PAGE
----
The phone rang. It was 3am.
“Mom,” my son Sam said so quietly I almost couldn’t hear him, “can you come get me?”
Eight months earlier, Sam had walked across the stage in cap and gown, head held high, a smile playing at the edges of his lips and accepted his high school diploma. In August, on a Presidential Scholarship, he’d headed for college without a backward glance, ready to shake free from the past three and a half years of serious illness and start fresh. Clean slate. New beginning.
But you can’t shake free from the illness written in your DNA.
“I’m on my way,” I told my son and pulled out into the icy February night. Snow crunched beneath the tires and a few flakes glittered in the headlights.
My son had gotten sick with what we thought was the stomach flu on his brother’s 17th birthday and never got well. He’d lost 22 pounds in eight weeks and wound up on the acute care floor of Children’s Hospital. Five days into his stay, very late one evening, Sam’s surgeon walked slowly into the waiting room, sat down across from my husband and I, and said, “I owe you an apology. Your son is far sicker than he presents.” Sam was diagnosed with eosinophilic gastroenteritis that night, but other diagnoses soon followed: spontaneous pneumothorax, dysautonomia, autonomomic neuropathy, delayed sleep phase disorder, Ehlers-Danlos, and finally, after full exome sequencing, malignant hypothermia and several pathogenic mutations of the RYR1 and SCN11A genes.
For three years, Sam worked with a team of specialists: gastroenterologist, neurologist, pulmonologist, cardiologist, urologist, endocrinologist, as well as sleep medicine, internal medicine, pain medicine and complex care doctors.
He went from weeks at Children’s Hospital to months in a recliner to inching his way back to an active teen life. Sam’s diet was limited and he’d regained very little weight, but as he left for college three and a half years from the day he’d gotten sick, he was active again and enjoying his life.
Then the phone rang in the middle of that icy February night, tears spilling the span of that long road north as I headed to campus to pick up my son. I pulled up in front of his dorm and texted him, “I’m here.”
Minutes later, Sam walked through the door, backpack slung across his shoulder, box of meds under his arm, and slumped into the seat beside me.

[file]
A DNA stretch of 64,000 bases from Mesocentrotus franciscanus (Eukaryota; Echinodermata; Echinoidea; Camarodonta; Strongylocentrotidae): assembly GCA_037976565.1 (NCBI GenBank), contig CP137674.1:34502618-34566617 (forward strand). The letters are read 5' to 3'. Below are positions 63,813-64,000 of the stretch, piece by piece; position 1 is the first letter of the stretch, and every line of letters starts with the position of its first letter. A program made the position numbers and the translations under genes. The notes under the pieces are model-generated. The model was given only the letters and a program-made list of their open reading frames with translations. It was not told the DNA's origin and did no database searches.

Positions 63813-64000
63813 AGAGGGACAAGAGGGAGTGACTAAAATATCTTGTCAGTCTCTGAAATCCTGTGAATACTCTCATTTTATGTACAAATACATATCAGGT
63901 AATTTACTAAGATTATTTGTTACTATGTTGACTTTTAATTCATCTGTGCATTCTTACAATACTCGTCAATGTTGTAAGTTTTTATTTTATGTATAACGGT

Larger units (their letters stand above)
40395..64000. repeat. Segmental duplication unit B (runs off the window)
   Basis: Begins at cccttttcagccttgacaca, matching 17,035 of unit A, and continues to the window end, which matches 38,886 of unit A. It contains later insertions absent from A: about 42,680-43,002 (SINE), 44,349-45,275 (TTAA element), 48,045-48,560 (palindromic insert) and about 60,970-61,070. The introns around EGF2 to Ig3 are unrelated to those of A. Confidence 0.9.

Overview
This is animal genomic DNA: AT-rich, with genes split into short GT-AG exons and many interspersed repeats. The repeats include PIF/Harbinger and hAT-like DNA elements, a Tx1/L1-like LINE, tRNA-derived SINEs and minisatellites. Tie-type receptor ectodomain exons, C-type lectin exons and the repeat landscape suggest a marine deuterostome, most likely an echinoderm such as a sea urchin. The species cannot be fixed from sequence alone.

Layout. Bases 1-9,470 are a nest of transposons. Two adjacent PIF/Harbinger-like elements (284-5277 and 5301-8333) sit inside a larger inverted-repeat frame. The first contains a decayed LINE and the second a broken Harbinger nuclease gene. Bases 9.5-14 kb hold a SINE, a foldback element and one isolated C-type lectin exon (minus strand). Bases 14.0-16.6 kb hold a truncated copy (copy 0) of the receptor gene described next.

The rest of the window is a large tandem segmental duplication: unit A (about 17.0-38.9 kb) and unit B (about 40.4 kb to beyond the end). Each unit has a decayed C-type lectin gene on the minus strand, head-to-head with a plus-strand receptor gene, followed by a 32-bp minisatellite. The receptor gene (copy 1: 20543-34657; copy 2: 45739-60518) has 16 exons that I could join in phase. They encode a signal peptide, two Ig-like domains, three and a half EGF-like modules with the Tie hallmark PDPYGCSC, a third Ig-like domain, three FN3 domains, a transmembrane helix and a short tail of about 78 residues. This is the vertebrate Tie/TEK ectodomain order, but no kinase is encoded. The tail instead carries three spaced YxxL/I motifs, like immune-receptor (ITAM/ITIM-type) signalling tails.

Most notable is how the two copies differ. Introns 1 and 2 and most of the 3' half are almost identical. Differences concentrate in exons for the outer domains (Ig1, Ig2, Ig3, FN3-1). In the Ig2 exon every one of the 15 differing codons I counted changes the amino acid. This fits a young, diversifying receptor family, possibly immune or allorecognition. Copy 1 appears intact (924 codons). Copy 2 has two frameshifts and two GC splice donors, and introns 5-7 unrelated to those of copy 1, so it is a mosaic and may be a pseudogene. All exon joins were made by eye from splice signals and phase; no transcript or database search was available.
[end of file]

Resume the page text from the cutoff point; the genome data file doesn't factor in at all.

“Hey, Honey,” I said quietly, laying my hand on his shoulder. He didn’t answer. He didn’t have to. For awhile we drove in silence.
“I just wanted to be a normal college student,” he finally said. My heart jumped back three years to another conversation we’d had in the car while driving home from Children’s Hospital. “It’s true,” my son had said then.
“What’s true?” I’d asked.
“That you never know what you’ve got till it’s gone. I’d give almost anything to go back to before I got sick and really appreciate what I had.”
I didn’t have an answer for my son then and I didn’t have one on that cold February night, the last night my son spent on campus. Two weeks later, in one of the most gut-wrenching moments of my life, we medically withdraw Sam from college and watched him spiral into hopelessness.
But Sam’s story doesn’t end there – in that place of “not yet,” in that long pause between what was and what will be.
Because God doesn’t leave us in the pause, but encourages us to:
“…rejoice in our sufferings, because we know that suffering produces perseverance; perseverance, character; and character, hope.” Romans 5:3
There is always more to the story.
Chronic Joy Ministry was born of that hope, born to remind all those in that long pause between what was and what will be that there is more to the story, so much more. There is RADICAL HOPE and COMPASSIONATE CHANGE. God doesn’t leave us in the pain of Good Friday or the desperation of holy Saturday. He knows Sunday is coming!
Hope is in the wings!
Our circumstances might not change, healing might wait just beyond the veil, but there is hope. There is always hope.
It’s why we published Discovering Hope. And why we’ve just completed the manuscript for Finding Purpose: Rediscovering Meaning in a Life with Chronic Illness.
Sam wrote the subtitle. They are words he is living, rising from the wellspring of his heart:
“I will find my purpose…I will rise like a Phoenix, and whether I burn steady and true for a long time or go up in a short-lived blaze of glory, I will fight through every day with as much fortitude, strength and honor as I can. I’m going to have some terrible days and I’m not ever going to meet the standard of ‘productivity’ normal people can. I’ll always have to be supported by those around me financially, physically, emotionally, and even spiritually, for that is who I am, but I am not a burden. I am not useless. I do not suffer in vain. For whether my voice spreads to thousands or to just one, after meeting me you will never be the same.” Sam Re
This is why Chronic Joy Ministry matters.
Will you GIVE TODAY to remind all those affected by chronic physical and mental illness – like my son – that their stories don’t end in the pause, that Sunday is coming, that hope is in the wings?
Thank you and God Bless!
CINDEE SNIDER RE is wife of nearly 25 years to the man she loves most in this world, mama of five world-shaking creatives (15-24), author, photographer, craver of quiet, and lover of cotton, denim, Jesus and tea. And she is co-founder of Chronic Joy Ministry, Inc. Cindee and four of her five kids have Ehlers-Danlos, dysautonomia and myriad co-existing conditions.